We must smash the Clinton machine: Democratic elites and the media sold out to Hillary this time, but change is coming

Neoliberals, D.C. careerists and the pundits lined up this time. They won't be able to rig contests moving forward

Published March 29, 2016 8:55PM (EDT)

Hillary Clinton, Bernie Sanders   (Reuters/Brian Snyder/Photo montage by Salon)
Hillary Clinton, Bernie Sanders (Reuters/Brian Snyder/Photo montage by Salon)

The Democratic establishment is putting all the heat it can on Bernie Sanders to drop his weapons and put his hands where we can see them. This includes the media establishment. Last Monday Politico ran a piece headlined "Democrats to Sanders: Time to wind it down," quoting a bunch of senators who said Bernie could stay in so long as he talks just about stuff he and Hillary agree on. (Claire McCaskill: “If the contrast is about what separates us from Donald Trump, then I think it’s fine.”) If they can’t end the race, they’ll settle for ending the debate.

A Times story headlined "Obama Privately Tells Donors Time Is Coming to Unite Behind Hillary" had Obama telling DNC high rollers to “come together.” In it Obama “didn’t explicitly call on Sanders to quit” but a “White House official” confirmed his “unusually candid” words. It was a plant dressed up as a scoop. Obama spoke not privately but on background, and not to his donors but through them (and the paper) to his base. It was a different portrait of Obama as unifier: political, financial and media elites, all working as one to put down a revolt.

Obama’s neutrality is a polite scam. His "private" chat came before voters in 29 states even had their say. Presidents never let appointees make endorsements, but three Obama cabinet secretaries -- Agriculture’s Tom Vilsack, HUD’s Julian Castro and Labor’s Thomas Perez -- backed Clinton early, thus shepherding whole economic sectors into her camp. At Obama’s DNC, ethically challenged Debbie Wasserman Schultz brazenly violates party rules by daily rigging the game for Clinton.

Sanders often says he took on “the most powerful political machine in America,” by which he means the Clintons. He’s really fighting the whole Democratic Party: White House, Congress, DNC, elite media and, sad to say, national progressive groups. That includes organized labor but also nearly every liberal lobby in town. He’s been a more constant friend than Hillary Clinton to almost all of them -- but he must face and defeat them all. That he’s done so in 14 states — 15 counting Iowa-and fought four more to a draw is a miracle -- and a sign their days are truly numbered.

Donald Trump has accomplished little by comparison. Everything was easier for him. When he hit party elites, no one hit back. Democratic elites had a flawed but still formidable Clinton to carry their water. Republicans had Jeb Bush, and now Ted Cruz. Trump took the low road and then lowered it some more, yet could help himself to issues of broad populist appeal without an establishment type feigning agreement. The media that ignored or dismissed Sanders coddled and appeased Trump. Eight years of open GOP warfare prepared Trump’s way. Bernie’s in the first wave to hit the Democratic beach.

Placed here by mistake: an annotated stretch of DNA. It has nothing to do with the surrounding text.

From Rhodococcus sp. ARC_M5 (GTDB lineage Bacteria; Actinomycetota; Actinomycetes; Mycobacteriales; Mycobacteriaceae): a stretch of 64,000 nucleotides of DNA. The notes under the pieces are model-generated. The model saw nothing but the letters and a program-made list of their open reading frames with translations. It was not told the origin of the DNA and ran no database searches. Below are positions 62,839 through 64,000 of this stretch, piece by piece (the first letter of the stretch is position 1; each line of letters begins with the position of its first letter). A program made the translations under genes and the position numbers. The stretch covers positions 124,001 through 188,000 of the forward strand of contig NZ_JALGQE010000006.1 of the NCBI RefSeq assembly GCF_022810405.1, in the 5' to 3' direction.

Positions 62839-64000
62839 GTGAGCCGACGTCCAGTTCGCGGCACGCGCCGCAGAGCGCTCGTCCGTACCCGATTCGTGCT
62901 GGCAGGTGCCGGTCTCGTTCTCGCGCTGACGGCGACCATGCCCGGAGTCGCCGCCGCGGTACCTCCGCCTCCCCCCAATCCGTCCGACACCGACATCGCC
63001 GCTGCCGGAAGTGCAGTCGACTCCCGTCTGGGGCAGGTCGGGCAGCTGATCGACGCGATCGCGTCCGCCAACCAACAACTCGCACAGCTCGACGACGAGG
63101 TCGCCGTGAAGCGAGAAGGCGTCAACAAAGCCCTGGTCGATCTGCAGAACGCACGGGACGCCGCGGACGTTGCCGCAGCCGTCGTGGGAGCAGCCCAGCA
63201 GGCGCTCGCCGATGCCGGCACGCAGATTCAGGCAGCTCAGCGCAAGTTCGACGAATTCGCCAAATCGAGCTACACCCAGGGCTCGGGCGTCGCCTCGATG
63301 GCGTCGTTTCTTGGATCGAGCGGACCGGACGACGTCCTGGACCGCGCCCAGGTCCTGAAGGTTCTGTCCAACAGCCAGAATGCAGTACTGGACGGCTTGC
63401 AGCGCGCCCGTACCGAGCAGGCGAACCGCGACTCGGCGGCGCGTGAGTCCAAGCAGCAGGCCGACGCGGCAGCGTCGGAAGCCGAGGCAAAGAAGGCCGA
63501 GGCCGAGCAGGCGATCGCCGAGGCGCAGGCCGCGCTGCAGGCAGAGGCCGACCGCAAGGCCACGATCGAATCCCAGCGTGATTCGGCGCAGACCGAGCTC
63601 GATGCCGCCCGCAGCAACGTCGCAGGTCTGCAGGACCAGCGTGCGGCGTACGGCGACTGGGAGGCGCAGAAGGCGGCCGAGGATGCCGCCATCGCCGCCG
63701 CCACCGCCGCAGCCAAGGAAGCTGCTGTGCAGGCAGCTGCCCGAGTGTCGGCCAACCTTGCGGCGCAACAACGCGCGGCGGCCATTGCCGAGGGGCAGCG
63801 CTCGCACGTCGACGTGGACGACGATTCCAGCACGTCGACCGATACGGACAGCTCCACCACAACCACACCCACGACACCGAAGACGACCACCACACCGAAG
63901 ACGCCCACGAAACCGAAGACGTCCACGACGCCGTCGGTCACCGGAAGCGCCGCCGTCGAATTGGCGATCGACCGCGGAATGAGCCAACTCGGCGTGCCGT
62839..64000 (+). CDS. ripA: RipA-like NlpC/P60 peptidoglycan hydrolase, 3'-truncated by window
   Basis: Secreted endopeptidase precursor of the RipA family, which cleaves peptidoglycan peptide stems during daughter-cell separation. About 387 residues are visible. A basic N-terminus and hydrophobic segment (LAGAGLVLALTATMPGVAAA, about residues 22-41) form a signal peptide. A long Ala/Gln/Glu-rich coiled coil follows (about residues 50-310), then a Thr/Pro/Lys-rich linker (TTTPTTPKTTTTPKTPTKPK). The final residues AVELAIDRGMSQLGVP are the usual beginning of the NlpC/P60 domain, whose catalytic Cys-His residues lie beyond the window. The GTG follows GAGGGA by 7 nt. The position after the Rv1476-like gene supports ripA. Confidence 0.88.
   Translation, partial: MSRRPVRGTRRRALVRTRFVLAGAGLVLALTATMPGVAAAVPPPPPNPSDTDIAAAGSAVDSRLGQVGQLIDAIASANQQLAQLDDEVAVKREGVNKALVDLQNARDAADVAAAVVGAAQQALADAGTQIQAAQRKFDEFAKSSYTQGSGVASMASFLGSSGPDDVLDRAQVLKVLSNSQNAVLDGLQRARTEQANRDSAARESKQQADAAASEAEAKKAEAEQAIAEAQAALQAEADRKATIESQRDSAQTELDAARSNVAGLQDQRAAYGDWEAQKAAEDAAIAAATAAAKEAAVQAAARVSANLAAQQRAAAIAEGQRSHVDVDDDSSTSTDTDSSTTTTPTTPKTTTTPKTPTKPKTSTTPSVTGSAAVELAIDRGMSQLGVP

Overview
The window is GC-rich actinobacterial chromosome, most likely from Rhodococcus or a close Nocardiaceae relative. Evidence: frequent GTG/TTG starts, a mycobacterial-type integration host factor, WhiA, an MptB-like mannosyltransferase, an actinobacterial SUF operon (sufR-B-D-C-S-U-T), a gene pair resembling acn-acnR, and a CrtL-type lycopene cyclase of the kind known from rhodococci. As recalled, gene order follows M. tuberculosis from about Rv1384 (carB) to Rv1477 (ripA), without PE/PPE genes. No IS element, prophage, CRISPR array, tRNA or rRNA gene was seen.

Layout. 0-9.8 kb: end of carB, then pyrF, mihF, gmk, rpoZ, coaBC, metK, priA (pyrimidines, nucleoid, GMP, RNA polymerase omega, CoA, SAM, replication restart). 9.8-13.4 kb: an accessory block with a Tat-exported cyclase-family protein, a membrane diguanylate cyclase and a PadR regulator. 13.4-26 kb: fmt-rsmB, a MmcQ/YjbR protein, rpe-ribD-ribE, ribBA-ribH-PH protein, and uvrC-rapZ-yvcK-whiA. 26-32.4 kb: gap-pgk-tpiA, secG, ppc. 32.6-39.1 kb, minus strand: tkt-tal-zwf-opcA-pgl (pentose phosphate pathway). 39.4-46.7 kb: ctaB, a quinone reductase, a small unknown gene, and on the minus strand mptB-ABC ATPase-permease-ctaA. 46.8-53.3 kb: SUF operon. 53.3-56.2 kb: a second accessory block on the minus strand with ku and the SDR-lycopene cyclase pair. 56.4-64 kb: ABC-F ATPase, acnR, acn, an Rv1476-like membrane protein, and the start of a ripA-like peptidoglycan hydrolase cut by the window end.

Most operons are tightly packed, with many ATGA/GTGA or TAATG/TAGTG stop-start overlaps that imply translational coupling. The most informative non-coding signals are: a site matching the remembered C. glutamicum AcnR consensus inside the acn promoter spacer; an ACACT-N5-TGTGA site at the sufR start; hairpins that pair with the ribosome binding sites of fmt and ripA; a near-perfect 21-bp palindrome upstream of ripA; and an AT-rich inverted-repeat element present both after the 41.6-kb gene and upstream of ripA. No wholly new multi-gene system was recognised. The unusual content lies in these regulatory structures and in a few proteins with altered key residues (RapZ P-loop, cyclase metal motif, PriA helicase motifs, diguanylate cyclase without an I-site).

With each call to surrender, Sanders just gets stronger. The day the Politico story ran, he swept Democrats Abroad 69 percent to 30 percent. The next day Hillary took Arizona with 58 percent of the vote but Sanders blew her out in Idaho and Utah, polling an unheard-of 79 percent in caucuses that shattered turnout records. On Saturday he’d chalked up three more wins in Alaska, Hawaii and Washington with average margins of 76 perfent. In a Times/CBS poll out this week the man who started the race 60 points down closed the gap to five. In a Bloomberg poll released Saturday he took a 1 point lead.

It raises a question that the elites who rig rules, stifle debate and call on Sanders to withdraw must answer: Who do you think you are? It also raises a question for Washington-based organizations allegedly safeguarding progressive values: What have you done? With all her money, contacts and celebrity and full, albeit covert support of her president and party, Clinton needed every last liberal endorsement to survive Iowa, Nevada, Missouri, Illinois and Massachusetts. How did she get them? If those endorsements don’t strike you as at least counterintuitive, ponder the record:

Clinton backed NAFTA and the TPP, dithered on the minimum wage and still doesn’t support a living wage. Why would labor help her defeat a man who never once left its side on these and countless other vital issues?

She backed the Defense of Marriage Act in the '90s, opposed same-sex marriage till 2013 and recently recalled Nancy Reagan as a hero of the AIDS crisis. The Human Rights Campaign may be the bravest and most loyal of all liberal lobbies. Why abandon a stalwart ally like Sanders for one who dithered and dodged on every tough issue?